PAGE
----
Date: Tue, 30 Nov 1999 19:50:13 EST

05, 1999)



Mrs. MURRAY. Mr. President, today I am pleased to introduce on behalf of 
myself and the distinguished Senator from Hawaii, Mr. Inouye, `The 
Spokane Tribe of Indians of the Spokane Reservation Grand Coulee Dam 
Equitable Compensation Act.' This bill will provide a settlement of the 
claims of the Spokane Tribe for its contribution to the production of 
hydropower by the Grand Coulee Dam. 

The Grand Coulee Dam is the largest concrete dam in the world, the 
largest electricity producer in the United States, and the third largest 
electricity producer in the world. Grand Coulee is one mile in width; 
its spillway is twice the height of Niagara Falls. It provides 
electricity and water to one of the world's largest irrigation projects, 
the one million acre Columbia Basin Project. The Grand Coulee is the 
backbone of the Northwest's federal power grid and agricultural economy. 

To the Spokane Tribe, however, the Grand Coulee Dam brought an end to a 
way of life. The dam flooded their reservation on two sides. The Spokane 
River changed from a free flowing waterway that supported plentiful 
salmon runs, to barren slack water that now erodes the southern lands of 
the reservation. The benefits that accrued to the nation and the 
Northwest were made possible by uncompensated injury to the Native 
Americans of the Columbia and Spokane Rivers. 

The legislation I am introducing seeks to compensate the Spokane Tribe 
for its losses. In 1994, Congress enacted similar settlement legislation 
to compensate the neighboring Confederated Colville Tribes. That 
legislation provided a onetime payment of $53 million for past damages 
and approximately $15 million annually from the proceeds from the sale 
of hydropower by the Bonneville Power Administration. The Spokane Tribe 
settlement legislation would provide a settlement proportional to that 
provided to the Colville Tribes, which was based on the percentage of 
lands appropriated from the respective tribes for the dam. This 
translates into 39.4% of the past and future compensation awarded the 
Colville Tribes. 

Let me give my colleagues some of the background surrounding this issue. 
 From 1927 to 1931, at the direction of Congress, the U.S. Army Corps of 
Engineers investigated the Columbia River and its tributaries. In its 
report to Congress, the Corps recommended the Grande Coulee site for 
hydroelectric development. In 1933, the Department of Interior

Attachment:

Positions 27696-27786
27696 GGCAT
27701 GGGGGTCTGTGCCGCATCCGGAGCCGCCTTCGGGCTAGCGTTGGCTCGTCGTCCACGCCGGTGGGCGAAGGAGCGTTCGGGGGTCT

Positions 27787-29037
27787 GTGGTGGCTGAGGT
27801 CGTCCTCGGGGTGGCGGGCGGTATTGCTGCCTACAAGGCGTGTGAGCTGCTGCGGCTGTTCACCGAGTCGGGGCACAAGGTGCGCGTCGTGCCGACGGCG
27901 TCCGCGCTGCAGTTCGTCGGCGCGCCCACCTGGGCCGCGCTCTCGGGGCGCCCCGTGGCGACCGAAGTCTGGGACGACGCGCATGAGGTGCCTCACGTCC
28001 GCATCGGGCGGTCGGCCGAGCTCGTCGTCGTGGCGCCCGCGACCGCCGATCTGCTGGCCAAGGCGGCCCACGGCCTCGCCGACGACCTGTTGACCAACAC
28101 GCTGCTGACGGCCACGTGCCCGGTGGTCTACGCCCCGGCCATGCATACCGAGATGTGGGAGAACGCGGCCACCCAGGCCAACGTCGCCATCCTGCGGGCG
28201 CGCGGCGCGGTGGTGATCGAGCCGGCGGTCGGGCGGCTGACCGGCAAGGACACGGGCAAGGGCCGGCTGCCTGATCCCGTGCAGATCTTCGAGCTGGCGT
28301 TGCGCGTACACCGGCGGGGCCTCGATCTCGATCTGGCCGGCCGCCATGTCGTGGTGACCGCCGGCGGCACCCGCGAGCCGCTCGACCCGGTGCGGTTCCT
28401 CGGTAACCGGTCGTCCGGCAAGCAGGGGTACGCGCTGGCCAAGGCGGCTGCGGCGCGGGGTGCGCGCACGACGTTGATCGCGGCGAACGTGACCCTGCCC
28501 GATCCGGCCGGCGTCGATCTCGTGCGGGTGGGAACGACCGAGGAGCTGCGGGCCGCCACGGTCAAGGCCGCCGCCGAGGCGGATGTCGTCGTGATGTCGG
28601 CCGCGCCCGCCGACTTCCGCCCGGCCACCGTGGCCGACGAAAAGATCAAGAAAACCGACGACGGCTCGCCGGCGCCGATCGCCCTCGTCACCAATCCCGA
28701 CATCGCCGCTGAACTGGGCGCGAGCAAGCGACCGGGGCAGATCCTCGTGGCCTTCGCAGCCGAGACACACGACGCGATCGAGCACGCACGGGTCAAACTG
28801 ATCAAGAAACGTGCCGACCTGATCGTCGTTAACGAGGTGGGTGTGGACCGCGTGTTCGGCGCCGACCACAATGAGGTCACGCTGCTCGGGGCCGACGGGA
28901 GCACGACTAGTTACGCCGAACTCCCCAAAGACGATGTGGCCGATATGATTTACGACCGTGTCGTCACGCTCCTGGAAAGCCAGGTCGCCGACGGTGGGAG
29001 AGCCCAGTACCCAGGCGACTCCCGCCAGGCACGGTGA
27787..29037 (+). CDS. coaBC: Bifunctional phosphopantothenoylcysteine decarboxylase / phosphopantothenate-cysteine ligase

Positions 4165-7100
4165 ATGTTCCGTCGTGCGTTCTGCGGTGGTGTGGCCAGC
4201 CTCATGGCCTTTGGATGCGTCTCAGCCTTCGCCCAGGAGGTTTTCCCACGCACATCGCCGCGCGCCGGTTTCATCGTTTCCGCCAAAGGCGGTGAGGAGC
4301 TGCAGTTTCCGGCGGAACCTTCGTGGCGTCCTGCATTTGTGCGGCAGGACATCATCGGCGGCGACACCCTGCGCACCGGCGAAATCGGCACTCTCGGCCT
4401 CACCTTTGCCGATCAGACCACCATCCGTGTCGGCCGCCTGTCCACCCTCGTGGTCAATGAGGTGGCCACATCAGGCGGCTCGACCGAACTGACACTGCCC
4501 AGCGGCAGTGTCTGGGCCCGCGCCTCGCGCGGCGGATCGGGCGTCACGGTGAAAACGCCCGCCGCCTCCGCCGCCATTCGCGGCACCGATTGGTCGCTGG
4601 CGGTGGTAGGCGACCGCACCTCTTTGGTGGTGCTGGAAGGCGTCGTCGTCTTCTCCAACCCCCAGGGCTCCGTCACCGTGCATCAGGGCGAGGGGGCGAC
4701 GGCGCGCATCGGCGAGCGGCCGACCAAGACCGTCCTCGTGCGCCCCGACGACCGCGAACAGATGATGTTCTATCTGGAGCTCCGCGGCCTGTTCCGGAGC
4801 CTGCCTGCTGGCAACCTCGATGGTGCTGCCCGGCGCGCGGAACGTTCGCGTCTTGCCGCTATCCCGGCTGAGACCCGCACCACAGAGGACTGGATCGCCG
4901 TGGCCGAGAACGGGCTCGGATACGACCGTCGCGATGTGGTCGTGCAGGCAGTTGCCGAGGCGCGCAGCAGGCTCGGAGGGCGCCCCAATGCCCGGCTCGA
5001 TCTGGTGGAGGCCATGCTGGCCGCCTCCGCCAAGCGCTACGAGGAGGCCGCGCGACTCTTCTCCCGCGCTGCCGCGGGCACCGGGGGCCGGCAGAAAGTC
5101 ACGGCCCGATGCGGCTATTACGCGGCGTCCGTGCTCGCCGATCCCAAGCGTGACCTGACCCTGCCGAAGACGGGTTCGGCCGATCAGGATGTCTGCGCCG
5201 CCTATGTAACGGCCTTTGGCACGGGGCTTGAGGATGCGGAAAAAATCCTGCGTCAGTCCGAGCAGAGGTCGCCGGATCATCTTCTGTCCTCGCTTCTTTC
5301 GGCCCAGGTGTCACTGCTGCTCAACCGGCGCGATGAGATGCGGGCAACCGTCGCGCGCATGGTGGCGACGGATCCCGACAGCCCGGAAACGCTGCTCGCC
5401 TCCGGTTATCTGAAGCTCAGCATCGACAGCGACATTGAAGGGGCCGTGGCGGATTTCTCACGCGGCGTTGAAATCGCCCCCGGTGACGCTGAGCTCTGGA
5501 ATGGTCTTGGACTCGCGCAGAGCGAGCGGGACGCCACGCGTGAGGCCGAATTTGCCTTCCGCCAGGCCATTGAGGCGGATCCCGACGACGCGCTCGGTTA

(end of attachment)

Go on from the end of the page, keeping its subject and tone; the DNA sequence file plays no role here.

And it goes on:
federalized the project under the National Industrial Recovery Act, and 
in 1935, Congress authorized the project in the Rivers and Harbors Act. 

In 1940, Congress enacted a statute to authorize the Interior Department 
to designate whichever Indian lands it deemed necessary for Grand Coulee 
construction and to receive all rights, title and 

interest the Indians had in them. In return, the Tribes received 
compensation in the amount determined by Interior Department appraisals. 
However, the only land that was appraised and for which Tribes were 
compensated was the newly flooded land, for which the Spokane Tribe 
received $4700. There is no evidence that the Department advised or that 
Congress knew that the Tribes' water rights were not extinguished. 
Neither was there evidence the Department know the Indian title and 
trust status for the Tribal land underlying the river beds had not been 
extinguished. No compensation was included for the power value 
contributed by the use of the Tribal resources or for the loss of the 
Tribal fisheries or other damages to Tribal resources. 

As pointed out in a 1976 Opinion of Lawrence Aschenbrenner, the Acting 
Associate Solicitor, Division of Indian Affairs, Department of Interior 

The 1940 act followed seven years of construction during which farm 
lands, and timber lands were flooded, and a fishery destroyed, and 
during which Congress was silent as to the Indian interests affected by 
the construction. Both the Congress and the Department of Interior 
appeared to proceed with the Grand Coulee project as if there were no 
Indians involved there. . . . There is no tangible evidence, currently 
available, to indicate that the Department ever consulted with the 
Tribes during the 1933-1940 period concerning the ongoing destruction of 
their land and resources and proposed compensation therefore. . . . It 
is our conclusion that the location of the dams on tribal land and the 
use of the water for power production, without compensation, violated 
the government's fiduciary duty toward the Tribes. 

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